A bastard hybrid of War of the Worlds and Night of the Living Dead, the Autumn series chronicles the struggle of a small group of survivors forced to contend with a world torn apart by a deadly disease. After 99% of the population of the planet is killed in less than 24 hours, for the very few who have managed to stay alive, things are about to get much worse. Animated by "phase two" of some unknown contagion, the dead begin to rise. At first slow, blind, dumb and lumbering, quickly the bodies regain their most basic senses and abilities... sight, hearing, locomotion... As well as the instinct toward aggression and violence. Held back only by the restraints of their rapidly decomposing flesh, the dead seem to have only one single goal - to lumber forth and destroy the sole remaining attraction in the silent, lifeless world: those who have survived the plague, who now find themselves outnumbered 1,000,000 to 1...
While the first Autumn novel focused on those who escaped the city, Autumn: The City focuses on those who didn't.
Without ever using the 'Z' word, the Autumn series offers a new perspective on the traditional zombie story. There's no flesh eating, no fast-moving corpses, no gore for gore's sake. Combining the atmosphere and tone of George Romero's classic living dead films with the attitude and awareness of 28 Days (and Weeks) later, this horrifying and suspenseful novel is filled with relentless cold, dark fear.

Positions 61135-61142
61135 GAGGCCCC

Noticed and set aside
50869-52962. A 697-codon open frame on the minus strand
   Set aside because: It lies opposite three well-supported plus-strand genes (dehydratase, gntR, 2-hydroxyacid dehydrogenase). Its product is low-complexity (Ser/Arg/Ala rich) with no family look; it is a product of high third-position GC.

This vague sequel to Autumn, a novel of the undead (Moody eschews the word "zombies") that was first made available as a free download in 2005 and published by St. Martin's in 2010, covers familiar ground well, but doesn't add any insights into what it would be like to survive a calamity that wipes out most of humanity. The bland lead characters, who live in an unnamed city with a British feel, are somehow unaffected by the illness that turns most of the populace into walking corpses. As the undead become more aggressive, the survivors realize that their future depends on escaping from the city and reaching a nearby underground military bunker. Moody pays little attention to either the psychology of the survivors or the moral challenges of their situation, robbing the story of any emotional power.